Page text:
Parenthood and careers


I read an interesting article this morning about how parenthood impacts the careers differently on a mother and a father. Its here, if you are interested. Basically, it isn’t anything most of us (sadly) aren’t aware of, even though the year is 2015. A woman is expected to step back from work pressures to raise her family. A man is expected to provide for the family. His work prospects, if anything, will expand as his family grows. Now I realise there are many examples of women going back to work full time after the baby is born, and many fathers who decide to stay home and raise their kids. But let’s face it, most of us still find this an unusual situation. I have rarely heard it said that a man’s career will stall if he stays at home for a year or two with his kids.

But I believe there’s another layer to all of this as well. And yes admittedly I write from a point of personal experience. The father who fully abandons his child(ren). I’m not talking about the man who never knew his kids or left when they were very young. I mean the “family” man who one day decides his life is just too much and he leaves and never returns. Of course there are all sorts of reasons why this happens. And I fully understand that couples break up (my own parents divorced when I was young). But to completely abandon your kid(s) with little or no further contact is something fortunately not many of us will ever endure (though I have met lots of other mums like me over the years). I have discovered this man actually hurts not just the people he has left behind but his own future career prospects. Let’s face it, we live in a world where men can pretty much have it all. Even in the workplace, a man with a family is revered. ‘Great, aren’t we all “lovely” family men, with our fantastic wives at home raising our kids to be future scientists, doctors, lawyers, etc.’ It’s almost a club, if I can call it that. And I dare say the man at age 45 without kids and a supportive wife, probably is looked at a bit suspiciously in many more conservative professions. Sorry if this all sounds a bit 1950’s, but from my own experience, this is still very much the world we live in.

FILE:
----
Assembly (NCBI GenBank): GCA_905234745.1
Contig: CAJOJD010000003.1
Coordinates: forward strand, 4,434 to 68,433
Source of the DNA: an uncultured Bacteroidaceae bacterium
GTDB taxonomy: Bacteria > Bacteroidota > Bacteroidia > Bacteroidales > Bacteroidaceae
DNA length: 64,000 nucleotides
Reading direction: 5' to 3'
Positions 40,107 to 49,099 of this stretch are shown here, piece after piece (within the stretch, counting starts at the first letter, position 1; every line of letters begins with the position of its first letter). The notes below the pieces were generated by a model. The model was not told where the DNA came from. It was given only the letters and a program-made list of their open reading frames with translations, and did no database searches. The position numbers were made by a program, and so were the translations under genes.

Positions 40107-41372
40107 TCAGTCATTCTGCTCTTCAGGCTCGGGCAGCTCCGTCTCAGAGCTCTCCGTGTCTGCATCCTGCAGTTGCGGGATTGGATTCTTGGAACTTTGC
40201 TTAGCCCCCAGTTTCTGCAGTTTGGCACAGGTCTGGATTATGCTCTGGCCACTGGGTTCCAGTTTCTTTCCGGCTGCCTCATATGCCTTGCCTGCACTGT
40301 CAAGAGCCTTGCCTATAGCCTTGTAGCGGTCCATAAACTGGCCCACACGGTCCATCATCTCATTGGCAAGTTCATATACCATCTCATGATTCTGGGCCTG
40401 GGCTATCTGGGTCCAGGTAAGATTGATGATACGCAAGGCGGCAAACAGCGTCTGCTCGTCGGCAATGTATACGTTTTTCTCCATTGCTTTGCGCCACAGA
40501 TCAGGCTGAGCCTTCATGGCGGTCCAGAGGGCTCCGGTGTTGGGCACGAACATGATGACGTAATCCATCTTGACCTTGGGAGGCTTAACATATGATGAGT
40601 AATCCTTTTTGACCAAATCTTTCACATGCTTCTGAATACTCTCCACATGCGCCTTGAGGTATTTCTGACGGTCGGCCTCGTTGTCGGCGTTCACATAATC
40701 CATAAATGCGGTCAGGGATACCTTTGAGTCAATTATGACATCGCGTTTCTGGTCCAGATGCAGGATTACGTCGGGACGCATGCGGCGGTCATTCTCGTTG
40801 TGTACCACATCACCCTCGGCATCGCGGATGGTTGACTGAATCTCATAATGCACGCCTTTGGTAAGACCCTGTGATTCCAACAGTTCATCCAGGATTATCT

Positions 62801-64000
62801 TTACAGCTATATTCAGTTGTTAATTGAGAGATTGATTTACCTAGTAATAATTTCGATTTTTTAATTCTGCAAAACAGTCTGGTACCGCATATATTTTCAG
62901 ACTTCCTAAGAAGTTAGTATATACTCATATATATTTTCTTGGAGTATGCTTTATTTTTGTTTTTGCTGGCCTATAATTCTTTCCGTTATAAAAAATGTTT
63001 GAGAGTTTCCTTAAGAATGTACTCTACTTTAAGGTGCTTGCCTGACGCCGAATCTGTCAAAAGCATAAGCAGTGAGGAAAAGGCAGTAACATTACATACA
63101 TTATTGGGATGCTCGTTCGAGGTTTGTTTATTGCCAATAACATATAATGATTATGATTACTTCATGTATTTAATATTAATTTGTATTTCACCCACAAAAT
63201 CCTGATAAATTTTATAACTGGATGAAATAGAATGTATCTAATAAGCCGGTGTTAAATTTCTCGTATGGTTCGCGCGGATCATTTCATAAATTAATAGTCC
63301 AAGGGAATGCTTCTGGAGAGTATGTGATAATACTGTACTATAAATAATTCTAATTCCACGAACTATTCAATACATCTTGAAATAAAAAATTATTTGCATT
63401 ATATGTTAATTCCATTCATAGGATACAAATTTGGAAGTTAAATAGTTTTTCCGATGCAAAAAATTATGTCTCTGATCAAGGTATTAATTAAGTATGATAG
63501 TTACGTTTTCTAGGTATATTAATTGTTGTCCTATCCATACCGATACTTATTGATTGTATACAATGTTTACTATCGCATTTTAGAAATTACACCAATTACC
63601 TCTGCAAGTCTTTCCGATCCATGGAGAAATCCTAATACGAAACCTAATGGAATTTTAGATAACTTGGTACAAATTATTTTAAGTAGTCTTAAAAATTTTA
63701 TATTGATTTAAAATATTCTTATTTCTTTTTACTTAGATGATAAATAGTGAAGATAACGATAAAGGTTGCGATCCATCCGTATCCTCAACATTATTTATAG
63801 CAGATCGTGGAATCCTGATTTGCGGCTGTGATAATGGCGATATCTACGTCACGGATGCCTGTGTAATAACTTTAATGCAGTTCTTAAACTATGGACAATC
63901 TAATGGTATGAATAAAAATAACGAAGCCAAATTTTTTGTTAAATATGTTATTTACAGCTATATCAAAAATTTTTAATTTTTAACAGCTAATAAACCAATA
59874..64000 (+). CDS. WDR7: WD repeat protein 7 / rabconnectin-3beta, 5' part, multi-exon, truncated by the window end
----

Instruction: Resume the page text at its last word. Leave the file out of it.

So after years of the man establishing himself in his chosen career, he just gets up one day and leaves his family. No contact for weeks or months, it’s as if he fell off the face of the earth. How do you think all the professional relationships he has made over the years perceive him? All of a sudden you find that cosy father’s club you were in amongst your peers has shut you out. Who leaves their kids? Not anyone most people want to associate with, as they’re swapping stories of their kid’s weekend football matches and swimming races with their colleagues. All of a sudden this man, who was previously held up on a pedastal for being the great father and family man, is now looked down on. How could he do that? And he finds himself more professionally isolated than he had ever imagined. What kind of an employee could a person be who so easily just abandons their own flesh and blood. If you treated your child(ren) like that, how could we trust you to run our vital operation?

My point is that there are a whole host of complexities in the way society deems men and women, fathers and mothers, in the workplace. I realise I have written this from a largely personal POV, and that it is just one women’s experience. I write largely to make sense of my own life and experience. I don’t profess to imply this scenario applies to all men or families. But if there is one other person out there who reads it and understands my story, then it was worth the time to put it into words.

(I left out the obvious severe emotional trauma the mother and kids who are left behind experience. I have covered that topic in various other blogs I have written)